Like many hybrid vehicles, the Tonale can be driven in electric mode for short distances and at low speeds (under 15km/h). The 15kW/55Nm electric motor – which draws from a 0.8kWh lithium-ion battery pack – is used primarily for silent starts, acceleration assistance, and to recover energy when decelerating or braking.
Alfa Romeo says the Tonale’s cabin is inspired by past racing models and “promotes passion and driveability”. Sporty touches include Alcantara upholstery, leatherette finishes and the brand’s new Cannocchiale 12.3-inch digital instrument cluster which itself has a few nods to historical models.
A 10.25-inch touchscreen infotainment array brings wireless Apple CarPlay and Android Auto connectivity to the range, which also offers a comprehensive array of driver assistance and security systems including a 360-degree camera, Level 2 autonomous driving capabilities, My Alfa Connect mobile phone app, LED adaptive matrix headlights with welcome and goodbye gesture adaptive driving beam technology.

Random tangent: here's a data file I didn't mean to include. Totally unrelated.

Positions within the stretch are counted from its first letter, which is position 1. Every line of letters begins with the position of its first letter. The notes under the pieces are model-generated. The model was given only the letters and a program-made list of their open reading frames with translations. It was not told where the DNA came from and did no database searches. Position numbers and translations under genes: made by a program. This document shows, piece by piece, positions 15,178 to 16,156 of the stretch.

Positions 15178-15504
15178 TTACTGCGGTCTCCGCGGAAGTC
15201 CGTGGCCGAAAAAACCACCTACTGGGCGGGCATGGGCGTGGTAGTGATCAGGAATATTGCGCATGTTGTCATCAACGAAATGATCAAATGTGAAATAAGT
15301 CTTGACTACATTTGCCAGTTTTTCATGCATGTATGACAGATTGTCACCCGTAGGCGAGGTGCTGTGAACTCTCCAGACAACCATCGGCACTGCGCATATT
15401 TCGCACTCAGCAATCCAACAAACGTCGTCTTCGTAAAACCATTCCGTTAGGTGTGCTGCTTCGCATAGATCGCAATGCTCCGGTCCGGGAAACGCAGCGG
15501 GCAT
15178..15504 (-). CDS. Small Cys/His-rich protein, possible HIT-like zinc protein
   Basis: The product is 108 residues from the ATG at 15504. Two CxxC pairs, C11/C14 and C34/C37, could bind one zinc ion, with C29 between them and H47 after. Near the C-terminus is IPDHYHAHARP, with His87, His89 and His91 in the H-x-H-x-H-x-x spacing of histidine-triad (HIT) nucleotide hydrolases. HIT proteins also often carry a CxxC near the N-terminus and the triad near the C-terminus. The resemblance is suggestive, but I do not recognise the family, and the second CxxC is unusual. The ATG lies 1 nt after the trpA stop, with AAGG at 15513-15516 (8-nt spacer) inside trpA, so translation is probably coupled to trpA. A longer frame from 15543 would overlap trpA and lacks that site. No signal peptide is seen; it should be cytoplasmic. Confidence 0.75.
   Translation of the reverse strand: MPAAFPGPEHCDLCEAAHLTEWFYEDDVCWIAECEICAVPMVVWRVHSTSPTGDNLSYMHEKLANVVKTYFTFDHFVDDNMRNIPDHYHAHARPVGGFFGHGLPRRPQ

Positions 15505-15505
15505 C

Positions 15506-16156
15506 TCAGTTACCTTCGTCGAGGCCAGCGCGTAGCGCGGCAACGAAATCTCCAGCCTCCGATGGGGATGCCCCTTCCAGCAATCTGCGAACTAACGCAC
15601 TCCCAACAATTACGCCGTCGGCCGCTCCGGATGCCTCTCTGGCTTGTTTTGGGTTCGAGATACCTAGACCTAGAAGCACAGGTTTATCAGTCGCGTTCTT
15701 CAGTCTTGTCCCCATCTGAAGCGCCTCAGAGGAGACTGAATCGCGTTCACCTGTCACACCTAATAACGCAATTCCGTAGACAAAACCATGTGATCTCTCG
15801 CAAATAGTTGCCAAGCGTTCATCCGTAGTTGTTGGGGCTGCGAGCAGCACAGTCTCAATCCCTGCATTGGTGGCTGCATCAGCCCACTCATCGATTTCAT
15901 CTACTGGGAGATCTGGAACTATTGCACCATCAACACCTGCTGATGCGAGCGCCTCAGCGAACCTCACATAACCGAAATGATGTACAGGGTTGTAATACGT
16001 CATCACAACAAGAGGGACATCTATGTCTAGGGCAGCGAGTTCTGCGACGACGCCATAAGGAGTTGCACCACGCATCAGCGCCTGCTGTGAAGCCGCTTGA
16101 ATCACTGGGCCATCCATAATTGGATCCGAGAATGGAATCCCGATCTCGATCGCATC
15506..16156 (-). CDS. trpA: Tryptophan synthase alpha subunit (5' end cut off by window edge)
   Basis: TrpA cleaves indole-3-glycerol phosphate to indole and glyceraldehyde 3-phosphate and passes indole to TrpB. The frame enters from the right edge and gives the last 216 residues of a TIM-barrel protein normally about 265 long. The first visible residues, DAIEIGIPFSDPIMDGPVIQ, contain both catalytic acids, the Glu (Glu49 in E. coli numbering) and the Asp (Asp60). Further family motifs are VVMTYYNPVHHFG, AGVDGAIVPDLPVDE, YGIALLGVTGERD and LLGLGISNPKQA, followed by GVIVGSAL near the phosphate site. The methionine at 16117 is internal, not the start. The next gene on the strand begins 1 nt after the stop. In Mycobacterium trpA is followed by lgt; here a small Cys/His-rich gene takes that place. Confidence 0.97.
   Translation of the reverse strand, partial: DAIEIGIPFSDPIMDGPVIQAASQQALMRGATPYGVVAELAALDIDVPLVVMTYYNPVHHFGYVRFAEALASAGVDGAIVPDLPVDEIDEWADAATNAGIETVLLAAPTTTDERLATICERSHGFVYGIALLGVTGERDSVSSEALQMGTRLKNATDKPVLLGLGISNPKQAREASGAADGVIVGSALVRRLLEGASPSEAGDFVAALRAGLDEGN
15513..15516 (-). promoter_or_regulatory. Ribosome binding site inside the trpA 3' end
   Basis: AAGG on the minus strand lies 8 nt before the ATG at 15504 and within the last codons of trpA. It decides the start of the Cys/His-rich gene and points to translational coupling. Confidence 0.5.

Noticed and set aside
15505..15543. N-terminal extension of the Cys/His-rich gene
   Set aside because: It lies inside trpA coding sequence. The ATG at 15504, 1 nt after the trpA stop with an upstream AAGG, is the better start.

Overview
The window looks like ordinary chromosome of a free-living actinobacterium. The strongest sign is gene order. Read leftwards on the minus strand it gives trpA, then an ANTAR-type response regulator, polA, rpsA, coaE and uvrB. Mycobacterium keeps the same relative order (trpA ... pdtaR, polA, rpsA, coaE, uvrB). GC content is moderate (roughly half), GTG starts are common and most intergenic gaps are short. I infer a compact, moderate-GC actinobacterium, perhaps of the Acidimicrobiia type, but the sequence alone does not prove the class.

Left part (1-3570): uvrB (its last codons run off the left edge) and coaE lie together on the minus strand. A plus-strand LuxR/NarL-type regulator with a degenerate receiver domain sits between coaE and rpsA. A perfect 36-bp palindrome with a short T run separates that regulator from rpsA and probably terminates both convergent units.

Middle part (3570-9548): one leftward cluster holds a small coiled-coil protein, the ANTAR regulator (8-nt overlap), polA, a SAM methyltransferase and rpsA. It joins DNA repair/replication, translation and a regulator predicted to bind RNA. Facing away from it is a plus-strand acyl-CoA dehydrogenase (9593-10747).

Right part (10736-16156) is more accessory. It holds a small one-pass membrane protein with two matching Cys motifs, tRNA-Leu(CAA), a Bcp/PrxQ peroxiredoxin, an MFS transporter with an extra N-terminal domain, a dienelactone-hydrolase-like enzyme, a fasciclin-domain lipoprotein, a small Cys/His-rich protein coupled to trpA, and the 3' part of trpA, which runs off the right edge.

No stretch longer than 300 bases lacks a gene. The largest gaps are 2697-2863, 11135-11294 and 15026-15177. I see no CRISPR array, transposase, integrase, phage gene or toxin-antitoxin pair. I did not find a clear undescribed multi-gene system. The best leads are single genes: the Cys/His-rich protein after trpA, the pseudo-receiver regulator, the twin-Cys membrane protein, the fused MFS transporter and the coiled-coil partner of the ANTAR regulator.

Alfa Romeo has also equipped the Tonale with brake-by-wire technology that it says, “guarantees a strong pedal feel, immediate response and added safety benefits”. The chassis further benefits from Koni-sourced frequency selective dampers and electrically assisted steering.
Based on a modified version of the Fiat 500X/500L, Jeep Compass and Renegade platform, the Alfa Romeo scored a five-star EuroNCAP safety rating when tested this July.
Weigh the Alfa Romeo Tonale against other premium Small segment SUVs and it stands up rather well.
The list price is very reasonable and includes a generous level of standard kit as you’ve no doubt noticed above, even when stacked against the likes of the Audi Q3 (from $53,400), BMW X1 (from $60,400), Lexus UX (from $46,085), Mercedes-Benz GLA (from $68,900), and Volvo XC40 (from $54,990).